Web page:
Heroin Use a Continuing Concern in North Carolina

Use of Heroin Continues to Vex Law Enforcement

As we’ve reported on previously, heroin sales and use have been increasing in recent months. This trend holds true not just for the local population in the Triangle but throughout North Carolina. Earlier this month, law enforcement officials in Bladen County made the largest heroin bust in the county’s history. The bust occurred on Veteran’s Day and resulted in the seizure of approximately 1,450 doses of heroin, a huge amount considering the population of Bladen County is only about 35,000 people.

A dosage unit of heroin is called a bindle, which is a small plastic bag used to hold a powder form of the drug. It is only after the drug is heated that it becomes liquid, which is then used injected via syringe. The street value of a heroin bindle ranges between $8.00 and $15.00 with the average price being $12.00. The Bladen County seizure of 1,450 bindles had a street value of approximately $17,400.00. Two people, Ronald Campbell and Tanisha Simpkins, were arrested during the bust and are currently being held on charges of trafficking heroin by possession and trafficking heroin by transportation, possession with intent to sell and deliver a Schedule II narcotic (heroin) and manufacturing heroin by repackaging. The arrest of Tanisha Simpkins was considered to be a significant blow to the County’s local heroin trade, as Simpkins is believed to be one of the major heroin suppliers in not just Bladen County, but in Brunswick and New Hanover Counties as well.

Heroin use in North Carolina has been escalating as lawmakers have tightened the accessibility of prescription opiates like Vicadin, Percocet, and Oxycontin. In areas where the abuse of synthetic opiates used to be a problem, now members of law enforcement are seeing addicts turn to heroin when they can’t feed their craving for pills. In almost all cases, heroin is cheaper and more widely available on the black market now than prescription painkillers. Heroin’s recent resurgence is of great concern to police, legislators, and members of the medical community because heroin is quite simply more dangerous to use than prescription opiates. Even though prescription painkillers can and have resulted in overdose deaths, they are manufactured by pharmaceutical companies and have carefully controlled dosages. Pills that make it to the black market have at least been produced in a safe and lawful manner. The same cannot be said for heroin, which can vary in potency from batch to batch and can cause overdose deaths in even longtime opiate addicts. Heroin is injected, and sharing of needles can spread infectious diseases like Hepatitis and HIV. Even without needle sharing, every time a heroin user injects increases the risk of infection, with chronic heroin users at heightened risk of developing illnesses such as endocarditis, which is an infection of the inner lining of the heart.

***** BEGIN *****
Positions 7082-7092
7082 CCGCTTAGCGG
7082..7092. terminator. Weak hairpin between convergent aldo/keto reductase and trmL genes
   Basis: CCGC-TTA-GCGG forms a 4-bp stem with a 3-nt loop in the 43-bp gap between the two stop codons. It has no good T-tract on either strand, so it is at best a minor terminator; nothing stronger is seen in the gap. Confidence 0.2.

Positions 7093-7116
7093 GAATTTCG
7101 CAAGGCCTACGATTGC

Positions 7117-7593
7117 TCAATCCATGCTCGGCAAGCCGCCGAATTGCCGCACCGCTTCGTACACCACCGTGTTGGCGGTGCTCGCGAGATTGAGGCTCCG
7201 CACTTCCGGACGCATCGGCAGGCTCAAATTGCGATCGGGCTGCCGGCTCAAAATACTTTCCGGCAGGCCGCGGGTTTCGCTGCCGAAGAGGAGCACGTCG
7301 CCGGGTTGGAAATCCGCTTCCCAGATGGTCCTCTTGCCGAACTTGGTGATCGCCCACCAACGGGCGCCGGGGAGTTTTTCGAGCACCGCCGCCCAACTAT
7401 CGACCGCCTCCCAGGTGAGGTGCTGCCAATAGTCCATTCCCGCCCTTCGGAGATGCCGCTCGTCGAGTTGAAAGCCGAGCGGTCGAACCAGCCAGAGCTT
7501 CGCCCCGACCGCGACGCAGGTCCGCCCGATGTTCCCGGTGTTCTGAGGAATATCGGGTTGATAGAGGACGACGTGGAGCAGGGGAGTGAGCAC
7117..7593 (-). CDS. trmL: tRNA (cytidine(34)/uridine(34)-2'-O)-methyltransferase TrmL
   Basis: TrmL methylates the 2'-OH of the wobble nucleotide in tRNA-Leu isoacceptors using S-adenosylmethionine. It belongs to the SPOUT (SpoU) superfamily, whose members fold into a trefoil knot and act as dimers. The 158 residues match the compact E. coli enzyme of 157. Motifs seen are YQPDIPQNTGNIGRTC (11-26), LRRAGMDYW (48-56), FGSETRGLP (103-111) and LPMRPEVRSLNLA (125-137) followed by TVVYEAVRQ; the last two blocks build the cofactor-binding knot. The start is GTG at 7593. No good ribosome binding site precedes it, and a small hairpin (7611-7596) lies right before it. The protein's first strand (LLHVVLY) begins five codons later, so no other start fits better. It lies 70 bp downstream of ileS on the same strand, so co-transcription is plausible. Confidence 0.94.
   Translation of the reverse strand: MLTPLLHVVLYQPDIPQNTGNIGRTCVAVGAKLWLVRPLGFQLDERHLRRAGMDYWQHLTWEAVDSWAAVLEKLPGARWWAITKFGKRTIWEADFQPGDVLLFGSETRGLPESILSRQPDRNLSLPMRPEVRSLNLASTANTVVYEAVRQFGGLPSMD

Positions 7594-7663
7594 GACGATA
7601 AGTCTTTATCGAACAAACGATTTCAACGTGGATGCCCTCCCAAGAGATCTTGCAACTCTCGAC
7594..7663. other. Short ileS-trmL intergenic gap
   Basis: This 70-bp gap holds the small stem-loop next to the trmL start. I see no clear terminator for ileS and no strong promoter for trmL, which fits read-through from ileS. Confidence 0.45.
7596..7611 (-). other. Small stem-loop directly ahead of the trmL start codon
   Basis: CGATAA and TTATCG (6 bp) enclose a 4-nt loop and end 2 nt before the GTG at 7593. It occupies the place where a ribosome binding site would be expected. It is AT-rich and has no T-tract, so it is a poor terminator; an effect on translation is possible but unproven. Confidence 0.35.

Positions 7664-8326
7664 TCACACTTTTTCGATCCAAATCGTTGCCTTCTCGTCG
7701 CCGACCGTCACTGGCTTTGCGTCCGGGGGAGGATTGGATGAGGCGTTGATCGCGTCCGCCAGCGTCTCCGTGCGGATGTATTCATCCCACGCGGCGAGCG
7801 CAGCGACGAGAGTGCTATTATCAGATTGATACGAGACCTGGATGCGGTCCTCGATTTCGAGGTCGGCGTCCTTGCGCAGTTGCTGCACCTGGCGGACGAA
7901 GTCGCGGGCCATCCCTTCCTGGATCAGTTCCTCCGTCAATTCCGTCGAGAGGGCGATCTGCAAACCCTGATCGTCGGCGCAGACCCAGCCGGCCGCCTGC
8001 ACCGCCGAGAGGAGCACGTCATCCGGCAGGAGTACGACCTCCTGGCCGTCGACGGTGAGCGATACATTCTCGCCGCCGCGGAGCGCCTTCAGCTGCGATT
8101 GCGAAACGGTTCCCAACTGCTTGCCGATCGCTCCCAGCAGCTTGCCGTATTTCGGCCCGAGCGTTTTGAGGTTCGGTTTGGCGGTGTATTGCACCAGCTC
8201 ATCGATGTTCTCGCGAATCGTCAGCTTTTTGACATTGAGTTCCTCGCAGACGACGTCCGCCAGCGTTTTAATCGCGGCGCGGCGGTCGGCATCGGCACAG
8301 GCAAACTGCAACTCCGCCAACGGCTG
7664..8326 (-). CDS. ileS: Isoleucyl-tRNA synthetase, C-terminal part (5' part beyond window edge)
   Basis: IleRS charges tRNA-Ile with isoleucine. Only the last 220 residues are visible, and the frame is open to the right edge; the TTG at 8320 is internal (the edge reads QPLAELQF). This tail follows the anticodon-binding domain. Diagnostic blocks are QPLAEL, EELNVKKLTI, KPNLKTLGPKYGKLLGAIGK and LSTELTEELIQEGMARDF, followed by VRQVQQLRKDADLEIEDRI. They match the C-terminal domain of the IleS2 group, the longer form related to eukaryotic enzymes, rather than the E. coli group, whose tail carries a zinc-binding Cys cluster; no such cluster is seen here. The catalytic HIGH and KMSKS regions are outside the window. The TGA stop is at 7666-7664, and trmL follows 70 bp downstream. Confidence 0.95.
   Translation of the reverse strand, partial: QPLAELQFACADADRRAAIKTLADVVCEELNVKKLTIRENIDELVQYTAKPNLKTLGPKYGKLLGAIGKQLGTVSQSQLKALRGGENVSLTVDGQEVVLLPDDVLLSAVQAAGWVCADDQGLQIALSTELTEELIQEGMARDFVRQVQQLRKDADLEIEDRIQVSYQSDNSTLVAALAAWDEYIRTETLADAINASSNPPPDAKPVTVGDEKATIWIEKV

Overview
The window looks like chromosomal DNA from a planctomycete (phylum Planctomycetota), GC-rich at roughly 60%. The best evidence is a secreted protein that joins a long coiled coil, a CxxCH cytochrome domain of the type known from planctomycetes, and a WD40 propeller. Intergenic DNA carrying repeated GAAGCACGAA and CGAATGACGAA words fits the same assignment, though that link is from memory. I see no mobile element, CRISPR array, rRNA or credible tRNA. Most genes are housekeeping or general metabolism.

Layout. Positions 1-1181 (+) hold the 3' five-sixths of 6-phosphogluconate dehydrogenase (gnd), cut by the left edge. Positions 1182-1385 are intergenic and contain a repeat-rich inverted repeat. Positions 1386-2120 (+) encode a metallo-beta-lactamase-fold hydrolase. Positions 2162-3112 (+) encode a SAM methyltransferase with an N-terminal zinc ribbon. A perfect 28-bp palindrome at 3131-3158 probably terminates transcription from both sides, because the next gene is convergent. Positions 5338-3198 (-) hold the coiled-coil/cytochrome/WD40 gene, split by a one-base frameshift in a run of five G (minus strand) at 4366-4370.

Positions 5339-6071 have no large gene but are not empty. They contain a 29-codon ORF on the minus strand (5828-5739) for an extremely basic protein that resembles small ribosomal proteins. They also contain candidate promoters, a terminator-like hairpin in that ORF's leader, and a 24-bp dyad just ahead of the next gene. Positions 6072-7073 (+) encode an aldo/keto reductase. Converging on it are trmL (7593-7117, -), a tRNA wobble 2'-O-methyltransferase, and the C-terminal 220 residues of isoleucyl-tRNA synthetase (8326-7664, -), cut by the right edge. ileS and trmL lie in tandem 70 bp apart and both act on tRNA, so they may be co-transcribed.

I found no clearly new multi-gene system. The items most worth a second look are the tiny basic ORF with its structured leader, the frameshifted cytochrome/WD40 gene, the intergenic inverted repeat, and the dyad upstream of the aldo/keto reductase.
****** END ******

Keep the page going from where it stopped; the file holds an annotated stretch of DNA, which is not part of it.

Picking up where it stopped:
While there is currently little to be done about the risk of infection from re-using needles or needle sharing (North Carolina law currently explicitly prohibits establishing needle exchanges), lawmakers have made it easier to overcome the obstacle of overdose at least. North Carolina has made it relatively easy for EMTs, law enforcement, and even heroin users themselves to access naloxone, a life-saving drug that reverses heroin and prescription painkiller overdoses by blocking the body’s opioid receptors. A non-profit organization called the North Carolina Harm Reduction Coalition provides does of naloxone to heroin users free of charge and provides instructions on how to safely administer the drug in the case of an overdose. The FDA also recently approved a more easy-to-use version of naloxone that comes as a nasal spray and costs less than half what a traditional dosage of naloxone costs (about $37 per dose for the nasal spray version as compared to $75-$100 a dose for the injectable variety).

On one hand, it is an incredible step in the right direction to see policymakers treating the rise of heroin use as a public health issue and not one best left only to the criminal justice system. Yet we could be doing more to help people in the grips of heroin addiction by authorizing the creation of needle exchanges and increasing funding for public drug treatment programs. Like it or not, heroin is here to stay for the foreseeable future. Heroin users are going to need resources if there is going to be any chance that these folks can make it through the mire of addiction and back into a normal, productive life. Those resources are currently not being provided by the state, and non-profit organizations like the North Carolina Harm Reduction Coalition can only do so much through fundraising or private donations. It’s North Carolina and every other State affected by this crisis to step up and start doing more to deal with heroin addiction.